I don’t understand racing, at least not anymore. I mean, I have raced, and I understand the rewards of completion, both with yourself and others, but the way many look down on anything not related to victory on the course seems narrow minded, to me. No weekend cruises. No fishing. No balance.

      That said, if you want to race, good for you! Many of  the upgrades I’ll suggest are speed or handling tweaks, and many will work within your class rules. Skip changes that add significant weight and read the section on shaving weight twice. Store your daysailing and cruising gear in bags that can be hauled off the boat in minutes; I hate disorganized clutter anyway. I think you’ll find our mind sets are not that far apart. Some would argue my cruising is racing without the formality.

      I’ve found happiness in daysailing and fast cruising, and so this book has a natural slant in that direction, towards multihulls and sport boats. But that doesn’t mean I’m a racer at heart. I like understanding what makes a boat go and I like practicing good sailing, but I’d take a bad week of cruising over an hour’s recrimination over why we didn’t win any day.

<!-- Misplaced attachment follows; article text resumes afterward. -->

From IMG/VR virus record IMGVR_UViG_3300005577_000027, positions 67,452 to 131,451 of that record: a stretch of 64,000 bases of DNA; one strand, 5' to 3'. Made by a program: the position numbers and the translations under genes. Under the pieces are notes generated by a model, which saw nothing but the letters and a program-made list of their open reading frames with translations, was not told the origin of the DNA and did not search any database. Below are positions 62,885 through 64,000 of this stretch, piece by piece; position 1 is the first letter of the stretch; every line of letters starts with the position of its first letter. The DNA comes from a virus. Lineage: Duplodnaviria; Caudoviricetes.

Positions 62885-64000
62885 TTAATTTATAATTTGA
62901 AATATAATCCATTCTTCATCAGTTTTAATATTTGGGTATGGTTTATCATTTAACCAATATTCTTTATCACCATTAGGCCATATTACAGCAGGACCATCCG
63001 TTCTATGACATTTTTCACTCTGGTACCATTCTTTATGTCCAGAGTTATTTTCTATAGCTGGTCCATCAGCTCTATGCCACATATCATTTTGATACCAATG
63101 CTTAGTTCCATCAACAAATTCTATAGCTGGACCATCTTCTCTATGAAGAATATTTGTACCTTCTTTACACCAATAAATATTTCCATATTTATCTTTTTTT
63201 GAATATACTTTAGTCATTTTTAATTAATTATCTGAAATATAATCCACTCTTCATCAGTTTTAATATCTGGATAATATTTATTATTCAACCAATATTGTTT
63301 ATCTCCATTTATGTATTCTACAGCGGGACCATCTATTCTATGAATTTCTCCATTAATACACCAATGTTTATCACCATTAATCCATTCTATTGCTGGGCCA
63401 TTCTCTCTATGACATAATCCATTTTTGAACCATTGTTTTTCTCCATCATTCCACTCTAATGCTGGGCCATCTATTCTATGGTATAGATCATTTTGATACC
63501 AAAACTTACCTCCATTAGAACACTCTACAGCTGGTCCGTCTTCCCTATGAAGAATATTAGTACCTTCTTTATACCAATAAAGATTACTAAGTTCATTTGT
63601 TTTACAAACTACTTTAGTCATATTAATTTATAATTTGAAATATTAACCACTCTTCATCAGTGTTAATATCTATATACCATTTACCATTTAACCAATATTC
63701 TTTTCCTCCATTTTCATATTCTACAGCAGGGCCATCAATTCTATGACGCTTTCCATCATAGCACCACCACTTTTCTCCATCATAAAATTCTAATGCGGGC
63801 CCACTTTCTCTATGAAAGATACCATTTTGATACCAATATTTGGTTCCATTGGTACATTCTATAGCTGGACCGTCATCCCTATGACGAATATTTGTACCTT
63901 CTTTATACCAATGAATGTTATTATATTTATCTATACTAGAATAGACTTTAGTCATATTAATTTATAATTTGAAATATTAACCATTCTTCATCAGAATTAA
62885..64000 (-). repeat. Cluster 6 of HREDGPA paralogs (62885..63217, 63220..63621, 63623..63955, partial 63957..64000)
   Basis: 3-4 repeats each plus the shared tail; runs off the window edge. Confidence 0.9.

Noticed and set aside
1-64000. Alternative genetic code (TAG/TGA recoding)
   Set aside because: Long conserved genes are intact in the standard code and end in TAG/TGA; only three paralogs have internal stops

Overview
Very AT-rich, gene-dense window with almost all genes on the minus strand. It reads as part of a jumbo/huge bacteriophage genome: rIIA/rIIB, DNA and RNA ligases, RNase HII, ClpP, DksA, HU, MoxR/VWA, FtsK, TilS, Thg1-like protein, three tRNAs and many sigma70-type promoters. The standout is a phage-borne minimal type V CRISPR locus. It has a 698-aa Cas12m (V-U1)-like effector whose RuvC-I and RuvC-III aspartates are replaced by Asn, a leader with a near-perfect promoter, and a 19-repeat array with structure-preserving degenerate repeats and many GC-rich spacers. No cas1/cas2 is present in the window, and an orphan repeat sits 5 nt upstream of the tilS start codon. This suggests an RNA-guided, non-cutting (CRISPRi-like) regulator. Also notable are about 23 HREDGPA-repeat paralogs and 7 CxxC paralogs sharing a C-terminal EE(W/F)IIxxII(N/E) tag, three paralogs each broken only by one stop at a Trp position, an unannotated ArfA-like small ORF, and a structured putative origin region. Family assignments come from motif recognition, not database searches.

So yeah, while this book is about trailerable multihulls and sport boats like the Corsair F-24, Seascape 24 and J-70, it’s also about anything under 30 feet that you promise to sail well.

      It’s about fun boats!

      Singlehanded Sailing for the Coastal Sailor

      PDF, third edition, 2019

      For many of us, the pull is summed up by the powerful quote from The Wind in the Willows; “Believe me, my young friend, there is nothing - absolutely nothing - half so much worth doing as simply messing about in boats.” But that chapter one quotation is often stretched completely out of context, into a moral imperative to ditch all and go to sea. In fact, the very same innocent water rat, that was so taken with the river and his simple clinker-built  rowboat in Chapter 1, later spends a day with a charismatic seafaring rat in Chapter 9. Our simple, provincial water rat is so completely mesmerized by the vast and sweeping stories (exaggerated, no doubt) told by the wayfaring rat about his adventures aboard a coastal freighter, and the mysteries of the many ports of call, that immediately upon returning home he begins to plan his own departure to the sea. He tries to explain his compulsion to his friends but can't find a rational argument. He fights through fits and seizures until, in his own words, he regains his sanity.